At that stage while we were in hospital, we the parents were doing ALL here cares for her gastronomy tube – (trust was gone)

    we had an appointment at ChCh Womens hospital (partner was pregnant), we mistakenly thought it’ld be safe to leave our in the hospital ward – while we went to the appointment
    – lucky for my child the appointment finished early

    when we came back to ChCh public Hospital (a few days before my two year old child had been put in a room by herself, -not the the big ward rooms with other patients or witness)
    as we entered her room there was a ‘bureau nurse’ a nurse i’ld never seen before (not one of the regular nurses from the ward) she had a kettle of hot boiled water in one hand in her other hand was my childs open gastronomy tube(plastic tube that leads straight into the stomach) just about to pour it down

    I immediately asked her ‘what the fuck are you doing?’
    she replied she was just going to clean her gastronomy tube,
    i said are you a idiot thats boiling hot water
    she left the room, walked down the corridor – and never returned – she did not stay on the ward to complete a shift

    my first thoughts were how could she be so stupid – after she left – never to return it occurred to me what had actually happened, what we had just witnessed
    the boiling water would of in all likelihood of have killed her, the implications were huge, we the parents would have got the blame, (framed, imprisoned for a crime we never committed) as we were doing ALL her gastronomy cares, and to rub salt in the wound my unborn son would have been taken from us as well –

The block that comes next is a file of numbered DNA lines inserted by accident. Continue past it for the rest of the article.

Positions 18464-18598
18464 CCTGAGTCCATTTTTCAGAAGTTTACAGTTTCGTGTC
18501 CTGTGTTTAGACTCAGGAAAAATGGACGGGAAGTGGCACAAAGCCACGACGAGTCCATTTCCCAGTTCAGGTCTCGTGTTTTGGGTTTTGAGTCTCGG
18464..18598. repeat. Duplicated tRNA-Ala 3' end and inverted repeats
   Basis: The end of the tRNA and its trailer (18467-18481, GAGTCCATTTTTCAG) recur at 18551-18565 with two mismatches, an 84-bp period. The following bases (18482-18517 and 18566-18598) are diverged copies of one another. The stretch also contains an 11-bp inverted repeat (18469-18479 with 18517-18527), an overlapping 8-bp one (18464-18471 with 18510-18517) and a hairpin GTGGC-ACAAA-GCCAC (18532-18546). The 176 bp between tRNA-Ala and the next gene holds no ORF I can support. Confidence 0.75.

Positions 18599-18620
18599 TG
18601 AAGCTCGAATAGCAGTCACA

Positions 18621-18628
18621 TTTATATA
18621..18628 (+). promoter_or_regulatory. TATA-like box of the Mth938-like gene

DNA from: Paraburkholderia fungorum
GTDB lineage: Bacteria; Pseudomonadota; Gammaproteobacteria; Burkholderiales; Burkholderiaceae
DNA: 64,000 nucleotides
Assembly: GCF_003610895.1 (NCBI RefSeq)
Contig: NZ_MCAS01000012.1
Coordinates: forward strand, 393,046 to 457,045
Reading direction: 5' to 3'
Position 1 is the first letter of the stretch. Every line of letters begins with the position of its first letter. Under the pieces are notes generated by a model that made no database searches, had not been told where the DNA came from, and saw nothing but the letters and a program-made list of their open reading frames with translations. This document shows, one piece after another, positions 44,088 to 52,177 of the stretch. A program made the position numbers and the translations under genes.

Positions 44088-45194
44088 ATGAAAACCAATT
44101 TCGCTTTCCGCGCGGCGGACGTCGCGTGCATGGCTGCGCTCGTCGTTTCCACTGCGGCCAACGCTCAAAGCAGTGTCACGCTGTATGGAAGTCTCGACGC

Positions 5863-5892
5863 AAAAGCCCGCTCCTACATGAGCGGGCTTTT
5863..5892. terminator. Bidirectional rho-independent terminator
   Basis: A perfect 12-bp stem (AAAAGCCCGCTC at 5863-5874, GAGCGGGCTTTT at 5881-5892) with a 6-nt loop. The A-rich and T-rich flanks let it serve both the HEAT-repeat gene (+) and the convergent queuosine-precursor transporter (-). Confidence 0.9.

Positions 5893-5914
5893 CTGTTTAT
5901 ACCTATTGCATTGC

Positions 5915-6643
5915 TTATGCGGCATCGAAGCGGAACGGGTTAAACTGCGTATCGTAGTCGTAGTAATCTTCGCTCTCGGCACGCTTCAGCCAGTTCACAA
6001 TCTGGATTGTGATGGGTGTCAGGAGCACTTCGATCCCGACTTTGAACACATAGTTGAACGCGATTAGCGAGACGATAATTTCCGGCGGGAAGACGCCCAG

what we wittnessed was not in the catorgory of a medical mishap but that THE STATE WILL MURDER INNOCENT CHILDREN TO COVER MEDICAL MISHAPS
    since that very day, we have come up against brick walls and EXTREME discrimination from Government Depts eg: 9 months to get a disability allowance processed, review after review after review(this is ALL on Govt record – they keep documents, I have copies as well, this is just the tip of the ice berg) we seem to be the only New Zealander’s in this entire country of 4 million people who cannot receive entitlements that by law – ALL other citizens take for granted and can access with ease

    i’ve had to live with this discrimination and the fear of myself and families well being for the last 16 years, dead people don’t talk, for a long time i’ve kept quiet out of fear for myself and family, but the discrimination still happens, today, which indicates they’re not prepared to forget or leave us alone either, i believe having told others and keeping files of my child Hospital records of their mistakes with others is the reason i and my family are still here
    my only crime i can see for deserving this Govt discrimination was walking in and preventing my child from being killed – and yes i’ld do again in bat of an eyelid
    People Need To Know
    we’re lucky my is childs alive -but what has been the fate of others?????????

T. A. McNamee, MD

T. A. McNamee, MD, is an associate professor and internal medicine residency program director at Sanford School of Medicine of the University of South Dakota.